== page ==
The Path to January 6 Ran Through the Obama-Era Tea PartyBreaking News
tags: far right, Tea Party, Oath Keepers, January 6, Stewart Rhodes
The sentencing today of Oath Keepers founder Stewart Rhodes to 18 years in prison for seditious conspiracy for the Jan. 6 attack prompted me to dig into the TPM archives. We’ve been covering Rhodes and the Oath Keepers for a long time. But I couldn’t remember exactly how long. On closer look, I was pleasantly surprised to see that it was from virtually the beginning of his emergence on the national stage. But rummaging through our past coverage also helped me to re-familiarize myself with the context in which Rhodes founded the Oath Keepers.
Rhodes incorporated the Oath Keepers in 2009 (gee, who became president that year?), and you can’t divorce its creation from the then-emerging Tea Party movement.
The first mention of the Oath Keepers at TPM came in January 2010 in a story by Zachary Roth headlined: “Former Marine With Ties To Right-Wing Movements Charged With Child Rape, Possessing Grenade Launcher.” A lot going on there, no? Here’s an excerpt:
It’s not clear what Dyer might want with a grenade launcher. But he has declared himself a proud member of Oath Keepers, an organization that aims to enlist ex-military and law enforcement personnel, and has stoked fears that the federal government may try to seize Americans’ guns and round people up into concentration camps.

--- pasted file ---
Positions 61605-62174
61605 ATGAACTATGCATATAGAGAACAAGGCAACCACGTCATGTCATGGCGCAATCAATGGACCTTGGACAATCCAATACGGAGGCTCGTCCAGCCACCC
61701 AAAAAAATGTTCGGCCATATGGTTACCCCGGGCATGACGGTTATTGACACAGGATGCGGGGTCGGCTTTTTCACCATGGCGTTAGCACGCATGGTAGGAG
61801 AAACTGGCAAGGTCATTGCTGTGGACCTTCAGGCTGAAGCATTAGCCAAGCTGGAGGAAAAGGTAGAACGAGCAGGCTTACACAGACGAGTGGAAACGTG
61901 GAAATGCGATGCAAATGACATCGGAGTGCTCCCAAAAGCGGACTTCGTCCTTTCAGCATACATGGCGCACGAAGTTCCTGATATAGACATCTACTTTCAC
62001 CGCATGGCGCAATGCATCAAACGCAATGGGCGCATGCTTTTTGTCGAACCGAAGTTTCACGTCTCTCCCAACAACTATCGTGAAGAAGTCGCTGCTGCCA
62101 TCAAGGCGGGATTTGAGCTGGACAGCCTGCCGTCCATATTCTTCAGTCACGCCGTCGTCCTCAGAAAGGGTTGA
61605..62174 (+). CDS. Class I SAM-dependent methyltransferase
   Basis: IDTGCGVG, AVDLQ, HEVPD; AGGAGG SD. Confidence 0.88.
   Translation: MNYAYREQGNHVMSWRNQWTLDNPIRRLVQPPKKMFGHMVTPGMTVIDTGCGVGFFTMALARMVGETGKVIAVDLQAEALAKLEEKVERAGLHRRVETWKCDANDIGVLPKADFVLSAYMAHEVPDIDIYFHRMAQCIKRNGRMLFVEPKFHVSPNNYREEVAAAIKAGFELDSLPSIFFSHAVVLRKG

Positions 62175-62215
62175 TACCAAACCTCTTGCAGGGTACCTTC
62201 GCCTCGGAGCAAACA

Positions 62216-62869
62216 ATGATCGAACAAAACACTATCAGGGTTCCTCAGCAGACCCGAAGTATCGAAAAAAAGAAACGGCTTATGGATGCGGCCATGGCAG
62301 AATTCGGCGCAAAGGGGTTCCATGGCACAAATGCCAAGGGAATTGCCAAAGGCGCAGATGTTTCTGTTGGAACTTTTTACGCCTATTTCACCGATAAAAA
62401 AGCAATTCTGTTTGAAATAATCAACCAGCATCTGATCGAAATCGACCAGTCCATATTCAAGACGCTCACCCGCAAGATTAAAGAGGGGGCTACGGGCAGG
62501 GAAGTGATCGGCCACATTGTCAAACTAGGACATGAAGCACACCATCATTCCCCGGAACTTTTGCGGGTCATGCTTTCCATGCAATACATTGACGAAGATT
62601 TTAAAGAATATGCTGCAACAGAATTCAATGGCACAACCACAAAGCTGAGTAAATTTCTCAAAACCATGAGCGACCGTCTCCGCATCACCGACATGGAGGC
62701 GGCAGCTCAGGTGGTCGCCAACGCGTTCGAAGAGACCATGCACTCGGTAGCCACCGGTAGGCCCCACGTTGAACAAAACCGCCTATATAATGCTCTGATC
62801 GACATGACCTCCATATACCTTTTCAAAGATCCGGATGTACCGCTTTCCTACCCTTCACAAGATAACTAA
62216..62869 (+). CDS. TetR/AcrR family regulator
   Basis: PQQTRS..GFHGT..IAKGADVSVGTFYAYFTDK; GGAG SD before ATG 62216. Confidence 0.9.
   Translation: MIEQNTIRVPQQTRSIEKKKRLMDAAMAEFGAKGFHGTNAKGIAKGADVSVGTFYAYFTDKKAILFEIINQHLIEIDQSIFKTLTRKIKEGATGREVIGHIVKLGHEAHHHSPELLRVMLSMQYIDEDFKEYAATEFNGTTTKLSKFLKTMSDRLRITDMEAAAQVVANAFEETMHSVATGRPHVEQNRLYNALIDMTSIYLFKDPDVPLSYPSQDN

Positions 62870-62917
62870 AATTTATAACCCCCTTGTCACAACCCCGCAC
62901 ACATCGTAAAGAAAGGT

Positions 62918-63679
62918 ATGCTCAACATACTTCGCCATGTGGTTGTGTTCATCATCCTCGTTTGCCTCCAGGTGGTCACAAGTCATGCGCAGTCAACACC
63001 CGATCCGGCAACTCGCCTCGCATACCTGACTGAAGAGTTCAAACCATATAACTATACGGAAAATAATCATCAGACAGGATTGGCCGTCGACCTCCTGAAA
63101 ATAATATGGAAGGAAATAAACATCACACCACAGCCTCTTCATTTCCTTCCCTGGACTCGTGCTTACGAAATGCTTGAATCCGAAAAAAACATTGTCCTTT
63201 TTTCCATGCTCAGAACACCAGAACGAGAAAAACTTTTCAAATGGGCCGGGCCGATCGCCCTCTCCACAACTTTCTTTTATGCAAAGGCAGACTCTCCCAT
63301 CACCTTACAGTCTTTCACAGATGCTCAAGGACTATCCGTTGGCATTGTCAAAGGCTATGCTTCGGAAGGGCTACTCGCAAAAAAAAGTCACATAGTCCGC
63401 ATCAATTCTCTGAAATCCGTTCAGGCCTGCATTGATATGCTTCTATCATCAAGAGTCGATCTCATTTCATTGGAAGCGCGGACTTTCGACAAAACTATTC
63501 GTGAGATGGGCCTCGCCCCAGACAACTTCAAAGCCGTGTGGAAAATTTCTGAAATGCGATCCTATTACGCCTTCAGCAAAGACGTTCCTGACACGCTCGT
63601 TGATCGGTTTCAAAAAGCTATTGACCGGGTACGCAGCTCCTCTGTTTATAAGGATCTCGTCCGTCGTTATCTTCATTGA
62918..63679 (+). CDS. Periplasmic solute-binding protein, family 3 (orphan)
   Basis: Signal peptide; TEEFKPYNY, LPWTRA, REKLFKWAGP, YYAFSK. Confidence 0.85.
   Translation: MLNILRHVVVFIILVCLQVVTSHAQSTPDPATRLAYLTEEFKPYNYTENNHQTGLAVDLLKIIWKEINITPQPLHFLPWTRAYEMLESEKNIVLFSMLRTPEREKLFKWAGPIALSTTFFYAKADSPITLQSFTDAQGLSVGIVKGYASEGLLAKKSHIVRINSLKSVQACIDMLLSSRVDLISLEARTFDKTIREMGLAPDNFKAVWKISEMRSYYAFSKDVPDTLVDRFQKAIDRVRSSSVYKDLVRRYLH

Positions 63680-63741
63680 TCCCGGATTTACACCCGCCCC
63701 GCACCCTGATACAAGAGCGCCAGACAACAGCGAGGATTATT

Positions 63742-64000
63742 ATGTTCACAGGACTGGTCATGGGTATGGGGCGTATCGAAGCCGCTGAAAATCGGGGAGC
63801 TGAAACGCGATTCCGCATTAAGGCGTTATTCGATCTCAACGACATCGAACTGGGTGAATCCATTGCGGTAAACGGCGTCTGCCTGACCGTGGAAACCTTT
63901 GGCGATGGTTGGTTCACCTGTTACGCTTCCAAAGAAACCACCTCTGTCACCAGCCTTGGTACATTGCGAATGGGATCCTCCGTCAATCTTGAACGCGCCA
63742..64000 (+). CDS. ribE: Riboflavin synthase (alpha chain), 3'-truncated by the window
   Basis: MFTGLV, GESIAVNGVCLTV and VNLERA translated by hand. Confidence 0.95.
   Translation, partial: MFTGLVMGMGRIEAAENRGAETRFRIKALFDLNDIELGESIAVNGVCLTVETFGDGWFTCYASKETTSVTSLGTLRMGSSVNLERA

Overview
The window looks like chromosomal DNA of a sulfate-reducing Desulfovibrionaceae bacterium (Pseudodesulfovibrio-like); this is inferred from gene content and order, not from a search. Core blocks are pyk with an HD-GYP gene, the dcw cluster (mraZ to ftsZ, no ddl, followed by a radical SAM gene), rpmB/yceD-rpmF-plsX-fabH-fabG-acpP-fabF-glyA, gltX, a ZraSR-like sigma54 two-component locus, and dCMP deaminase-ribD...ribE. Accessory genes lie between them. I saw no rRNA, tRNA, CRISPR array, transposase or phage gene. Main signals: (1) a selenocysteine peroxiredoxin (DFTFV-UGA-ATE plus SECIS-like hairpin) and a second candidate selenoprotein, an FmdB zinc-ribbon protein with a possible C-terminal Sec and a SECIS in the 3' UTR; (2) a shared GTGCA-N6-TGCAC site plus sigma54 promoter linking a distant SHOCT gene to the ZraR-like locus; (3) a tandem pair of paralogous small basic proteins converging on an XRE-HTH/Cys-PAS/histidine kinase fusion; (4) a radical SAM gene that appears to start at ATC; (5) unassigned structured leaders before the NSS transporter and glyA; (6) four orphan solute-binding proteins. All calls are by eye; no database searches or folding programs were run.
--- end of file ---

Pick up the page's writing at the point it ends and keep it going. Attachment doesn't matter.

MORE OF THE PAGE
In this video, Dyer appears at a Tea Party event to promote the Oath Keepers and to rail against what the group — perhaps uniquely — sees as the federal government’s overzealous response to Hurricane Katrina.
A month later, in February 2010, Stewart Rhodes made his first appearance at TPM in a story by Eric Kleefeld about a Tea Party candidate for Texas governor in the GOP primary against incumbent Gov. Rick Perry and Sen. Kay Bailey Hutchison:
Debra Medina, the Tea Party activist and candidate in the Texas Republican gubernatorial primary who has attracted attention for her favorable comments about 9/11 Truthers and Birthers, is also involved with another extreme ideological movement: The Oath Keepers.
Will Bunch at the Philadelphia Daily News points out that Medina will appear this Sunday at an event in San Antonio, called “Taking Back Texas.” The other two top-billed speakers are Stewart Rhodes, founder of the Oath Keepers movement, and Oather activist Richard Mack, a former sheriff of Graham County, Arizona.
You can see in each of those initial stories the adjacency, to put it charitably, of the Oath Keepers and the Tea Party, with a little birtherism and 9/11 trutherism thrown in for good measure. I’m not suggesting TPM was alone at the time in covering the flourishing of right-wing extremism, but to this day I don’t think it’s as widely understood as it should be that the cauldron of racial grievance, white resentment, transgressive extra-constitutionalism, and conspiracizing in 2009-10 was a precursor to the Trump presidency and ultimately to Jan. 6.
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